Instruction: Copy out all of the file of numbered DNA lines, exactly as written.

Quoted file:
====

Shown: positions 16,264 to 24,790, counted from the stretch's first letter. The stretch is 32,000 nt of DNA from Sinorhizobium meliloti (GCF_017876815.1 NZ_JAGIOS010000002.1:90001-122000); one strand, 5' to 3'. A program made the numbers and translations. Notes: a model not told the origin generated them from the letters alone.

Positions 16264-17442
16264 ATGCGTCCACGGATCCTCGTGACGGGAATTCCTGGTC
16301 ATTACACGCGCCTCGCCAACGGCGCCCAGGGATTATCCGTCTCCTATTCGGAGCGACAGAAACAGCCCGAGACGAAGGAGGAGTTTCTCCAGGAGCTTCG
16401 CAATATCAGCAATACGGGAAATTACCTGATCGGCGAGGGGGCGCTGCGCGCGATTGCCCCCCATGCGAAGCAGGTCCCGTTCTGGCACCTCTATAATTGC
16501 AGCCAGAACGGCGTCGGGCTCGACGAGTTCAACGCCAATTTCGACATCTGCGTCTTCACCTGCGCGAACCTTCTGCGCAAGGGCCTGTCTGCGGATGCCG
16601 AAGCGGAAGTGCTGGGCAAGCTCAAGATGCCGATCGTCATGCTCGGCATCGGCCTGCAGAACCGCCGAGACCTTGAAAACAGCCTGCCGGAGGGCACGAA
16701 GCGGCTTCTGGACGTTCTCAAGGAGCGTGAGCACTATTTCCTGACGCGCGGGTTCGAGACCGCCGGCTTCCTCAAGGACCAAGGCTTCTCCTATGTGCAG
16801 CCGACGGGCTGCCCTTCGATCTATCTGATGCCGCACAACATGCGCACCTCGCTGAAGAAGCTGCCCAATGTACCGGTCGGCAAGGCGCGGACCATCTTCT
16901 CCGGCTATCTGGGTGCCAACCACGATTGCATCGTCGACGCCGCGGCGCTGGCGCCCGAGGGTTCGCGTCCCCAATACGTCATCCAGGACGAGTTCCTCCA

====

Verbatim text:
Shown: positions 16,264 to 24,790, counted from the stretch's first letter. The stretch is 32,000 nt of DNA from Sinorhizobium meliloti (GCF_017876815.1 NZ_JAGIOS010000002.1:90001-122000); one strand, 5' to 3'. A program made the numbers and translations. Notes: a model not told the origin generated them from the letters alone.

Positions 16264-17442
16264 ATGCGTCCACGGATCCTCGTGACGGGAATTCCTGGTC
16301 ATTACACGCGCCTCGCCAACGGCGCCCAGGGATTATCCGTCTCCTATTCGGAGCGACAGAAACAGCCCGAGACGAAGGAGGAGTTTCTCCAGGAGCTTCG
16401 CAATATCAGCAATACGGGAAATTACCTGATCGGCGAGGGGGCGCTGCGCGCGATTGCCCCCCATGCGAAGCAGGTCCCGTTCTGGCACCTCTATAATTGC
16501 AGCCAGAACGGCGTCGGGCTCGACGAGTTCAACGCCAATTTCGACATCTGCGTCTTCACCTGCGCGAACCTTCTGCGCAAGGGCCTGTCTGCGGATGCCG
16601 AAGCGGAAGTGCTGGGCAAGCTCAAGATGCCGATCGTCATGCTCGGCATCGGCCTGCAGAACCGCCGAGACCTTGAAAACAGCCTGCCGGAGGGCACGAA
16701 GCGGCTTCTGGACGTTCTCAAGGAGCGTGAGCACTATTTCCTGACGCGCGGGTTCGAGACCGCCGGCTTCCTCAAGGACCAAGGCTTCTCCTATGTGCAG
16801 CCGACGGGCTGCCCTTCGATCTATCTGATGCCGCACAACATGCGCACCTCGCTGAAGAAGCTGCCCAATGTACCGGTCGGCAAGGCGCGGACCATCTTCT
16901 CCGGCTATCTGGGTGCCAACCACGATTGCATCGTCGACGCCGCGGCGCTGGCGCCCGAGGGTTCGCGTCCCCAATACGTCATCCAGGACGAGTTCCTCCA